Morocco's desert

Image: Ryan MacEachern/Penguin

Nestled on Africa’s north-westerly tip, bridging the Atlantic Ocean and Mediterranean Seas, Morocco’s combination of Arabic, Berber and European cultural influences makes it a fascinating place to visit – and read about. From Essaouira’s windswept city walls, to Chefchaouen’s blue ones, through the understated beauty of the Atlas Mountains and down to the desert’s baking sands, Morocco has plenty to offer. And that’s before its more famous city offerings: the bustling souks of Marrakech and Fez, the coastline of Casablanca. Ripe sights, sounds and smells to inspire the writer: and here are the best books to start with.

The Caliph’s House by Tahir Shah (2006)

One to read on the plane, as it departs grey little Great Britain. This was the journey made by Tahir Shah, with his expecting wife and young daughter, in 2003. Shah was fed up with the small, drab existence offered by London, but also sought to retrace the steps of his heritage. Shah is the great-grandson of an Afghan chieftain; his grandfather spent his final years in Morocco. As a child Shah holidayed in the High Atlas mountains. By moving his family to Morocco, he believed, he was fulfilling a “duty” of passing on that same “gift of cultural colour” to his children.

What ensues is rather more, well, logistical, as Shah moves into a crumbling, abandoned mansion, complete with orange groves and swimming pools, but also burst pipes. To add to the drama, Shah’s arrival collided with British troops’ invasion of Iraq. Nevertheless, the family persist – and the year in which they renovate The Caliph’s House is charted beautifully in this entertaining book.

Secret Son by Laila Lalami (2009)

Moroccan-American author Laila Lalami's Secret Son is a strange mirror to The Great Gatsby, a coming-of-age narrative about Youssef, a sensitive boy who grew up in the slums of Casablanca finds, at 19, he was actually fathered by a rich man. His swift ascendancy to the glittering realms of the Casablancan elite collides with the power that militant Islamists hold for Morocco’s poverty-stricken. In the process, Lalami depicts the social challenges at the country’s core.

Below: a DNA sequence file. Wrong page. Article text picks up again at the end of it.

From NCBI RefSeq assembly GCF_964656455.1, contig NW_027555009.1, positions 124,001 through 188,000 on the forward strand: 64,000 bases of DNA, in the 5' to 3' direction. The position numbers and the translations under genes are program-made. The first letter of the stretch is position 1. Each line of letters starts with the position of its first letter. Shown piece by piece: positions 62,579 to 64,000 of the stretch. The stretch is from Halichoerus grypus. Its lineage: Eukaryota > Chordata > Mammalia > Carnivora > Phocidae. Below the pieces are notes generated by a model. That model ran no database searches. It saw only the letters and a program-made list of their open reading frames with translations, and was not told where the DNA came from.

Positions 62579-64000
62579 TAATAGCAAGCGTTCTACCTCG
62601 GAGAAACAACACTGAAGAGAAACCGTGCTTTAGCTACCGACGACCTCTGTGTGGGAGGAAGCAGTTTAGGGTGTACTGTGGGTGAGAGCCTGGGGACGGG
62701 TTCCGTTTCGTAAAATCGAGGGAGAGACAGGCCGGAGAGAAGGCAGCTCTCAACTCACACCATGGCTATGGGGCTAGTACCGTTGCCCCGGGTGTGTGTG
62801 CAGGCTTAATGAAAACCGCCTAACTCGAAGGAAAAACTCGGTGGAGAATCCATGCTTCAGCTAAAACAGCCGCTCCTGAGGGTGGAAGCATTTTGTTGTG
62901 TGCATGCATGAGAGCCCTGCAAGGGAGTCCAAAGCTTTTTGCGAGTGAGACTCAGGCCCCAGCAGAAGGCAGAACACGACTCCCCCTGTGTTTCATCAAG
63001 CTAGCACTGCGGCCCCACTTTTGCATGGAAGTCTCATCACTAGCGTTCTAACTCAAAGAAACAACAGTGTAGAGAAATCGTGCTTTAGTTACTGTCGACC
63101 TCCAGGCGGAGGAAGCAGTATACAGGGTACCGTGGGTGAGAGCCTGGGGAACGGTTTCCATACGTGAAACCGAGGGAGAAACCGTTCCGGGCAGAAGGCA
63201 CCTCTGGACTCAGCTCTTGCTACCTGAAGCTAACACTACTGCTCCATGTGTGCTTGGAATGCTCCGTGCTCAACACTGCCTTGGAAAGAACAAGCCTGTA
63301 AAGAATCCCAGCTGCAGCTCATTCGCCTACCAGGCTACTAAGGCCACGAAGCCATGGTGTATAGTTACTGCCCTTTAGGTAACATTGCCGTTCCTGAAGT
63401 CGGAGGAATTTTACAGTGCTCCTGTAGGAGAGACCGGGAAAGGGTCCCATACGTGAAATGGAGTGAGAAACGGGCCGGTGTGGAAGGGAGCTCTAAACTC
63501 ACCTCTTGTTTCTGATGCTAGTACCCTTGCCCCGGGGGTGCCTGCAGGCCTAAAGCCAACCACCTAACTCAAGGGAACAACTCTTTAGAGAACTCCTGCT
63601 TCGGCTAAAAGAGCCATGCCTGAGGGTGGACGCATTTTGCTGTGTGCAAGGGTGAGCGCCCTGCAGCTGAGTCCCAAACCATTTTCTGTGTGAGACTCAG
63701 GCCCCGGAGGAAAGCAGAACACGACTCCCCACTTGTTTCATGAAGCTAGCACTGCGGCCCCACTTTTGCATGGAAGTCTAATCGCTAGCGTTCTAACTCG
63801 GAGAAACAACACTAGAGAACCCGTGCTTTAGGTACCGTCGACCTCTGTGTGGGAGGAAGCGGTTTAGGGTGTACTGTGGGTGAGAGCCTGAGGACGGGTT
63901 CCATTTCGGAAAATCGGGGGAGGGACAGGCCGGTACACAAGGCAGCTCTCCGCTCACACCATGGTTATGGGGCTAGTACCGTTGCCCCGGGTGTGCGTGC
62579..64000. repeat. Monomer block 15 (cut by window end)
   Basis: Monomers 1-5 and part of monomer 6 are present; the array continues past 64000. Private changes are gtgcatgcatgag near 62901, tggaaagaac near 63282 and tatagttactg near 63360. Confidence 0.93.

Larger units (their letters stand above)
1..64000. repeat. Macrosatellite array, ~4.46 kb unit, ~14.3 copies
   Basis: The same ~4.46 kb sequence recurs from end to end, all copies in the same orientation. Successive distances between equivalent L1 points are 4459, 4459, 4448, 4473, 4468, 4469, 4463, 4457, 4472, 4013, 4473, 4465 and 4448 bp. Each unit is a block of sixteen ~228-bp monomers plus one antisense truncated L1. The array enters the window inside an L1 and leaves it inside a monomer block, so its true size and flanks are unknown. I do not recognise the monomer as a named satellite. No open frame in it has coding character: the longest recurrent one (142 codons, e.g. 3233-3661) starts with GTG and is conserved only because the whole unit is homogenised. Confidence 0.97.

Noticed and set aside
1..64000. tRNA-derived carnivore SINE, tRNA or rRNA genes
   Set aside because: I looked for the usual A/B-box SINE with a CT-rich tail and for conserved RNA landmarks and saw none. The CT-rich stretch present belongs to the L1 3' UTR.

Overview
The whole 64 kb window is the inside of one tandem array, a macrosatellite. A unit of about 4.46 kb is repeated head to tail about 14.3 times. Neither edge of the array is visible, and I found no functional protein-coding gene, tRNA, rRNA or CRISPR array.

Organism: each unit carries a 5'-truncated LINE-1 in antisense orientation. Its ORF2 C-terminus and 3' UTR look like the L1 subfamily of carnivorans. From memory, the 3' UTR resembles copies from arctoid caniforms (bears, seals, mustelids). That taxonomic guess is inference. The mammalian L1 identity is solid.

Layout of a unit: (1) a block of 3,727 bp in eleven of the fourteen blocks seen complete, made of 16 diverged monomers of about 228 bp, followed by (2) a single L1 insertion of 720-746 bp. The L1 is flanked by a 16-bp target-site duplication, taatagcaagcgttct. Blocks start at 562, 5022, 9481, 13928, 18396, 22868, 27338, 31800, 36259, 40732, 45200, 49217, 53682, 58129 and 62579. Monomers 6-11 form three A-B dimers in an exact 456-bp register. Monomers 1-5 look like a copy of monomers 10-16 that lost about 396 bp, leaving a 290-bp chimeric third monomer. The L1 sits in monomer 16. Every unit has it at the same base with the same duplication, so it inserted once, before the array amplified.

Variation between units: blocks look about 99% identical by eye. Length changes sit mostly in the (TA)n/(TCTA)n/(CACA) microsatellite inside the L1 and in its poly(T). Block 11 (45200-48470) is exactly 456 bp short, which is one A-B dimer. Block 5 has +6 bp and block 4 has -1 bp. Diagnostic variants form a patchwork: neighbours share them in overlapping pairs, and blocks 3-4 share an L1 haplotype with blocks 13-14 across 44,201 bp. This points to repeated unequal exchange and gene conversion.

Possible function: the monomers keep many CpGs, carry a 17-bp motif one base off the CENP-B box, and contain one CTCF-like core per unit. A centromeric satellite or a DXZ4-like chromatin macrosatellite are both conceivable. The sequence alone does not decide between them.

Sex and Lies: Sex Life in Morocco by Leila Slimani (2017)

As a novelist, Leila Slimani (who is French-Moroccan) has plated up race, class and gender in piercing tomes (Lullaby, Adele). In this, her first non-fiction book, Slimani has pulled back the curtain on the same themes with eviscerating detail after gathering Moroccan women’s stories of desire and discretion while on book tours in the country. In the process, Slimani offers a call to arms to reform the punitive and antiquated laws that keep women, and their sexuality, repressed.  

The Sheltering Sky by Paul Bowles (1949)

A familiar sight among Morocco’s backpackers, Paul Bowles’ debut novel tells the semi-autobiographical story of an American couple who emigrate to the Moroccan desert, and find themselves in a world unlike any they’ve previously experienced. It proved to be the start of quite the life-change for Bowles, a composer from New York whose musical career was fairly successful, before he disembarked for Tangier and remained there for the next half-century.

This Blinding Absence of Light by Tahar Ben Jelloun (2001)

Shortlisted twice for the Nobel Prize for Litearture, Tahar Ben Jelloun is one of France’s most revered writers. But he was born in Fez, the son of a spice-seller and tailor, and grew up in the souk. As a teenager, though, he spent 18 months in an army camp, having been arrested for taking part in student protest demonstrations; a smuggled copy of Ulysses, translated into French, inspired a writer’s spark.

After captivity, Ben Jelloun moved to France to study at 26, in 1971. At the same time, his home country, a man named Salim was participating in a coup to oust King Hassan II of Morocco. Its failure saw him imprisoned in the desert for 20 years. This Blinding Absence of Light is Ben Jelloun’s telling of Salim’s story, one in which humanity perseveres with the help of storytelling itself.   

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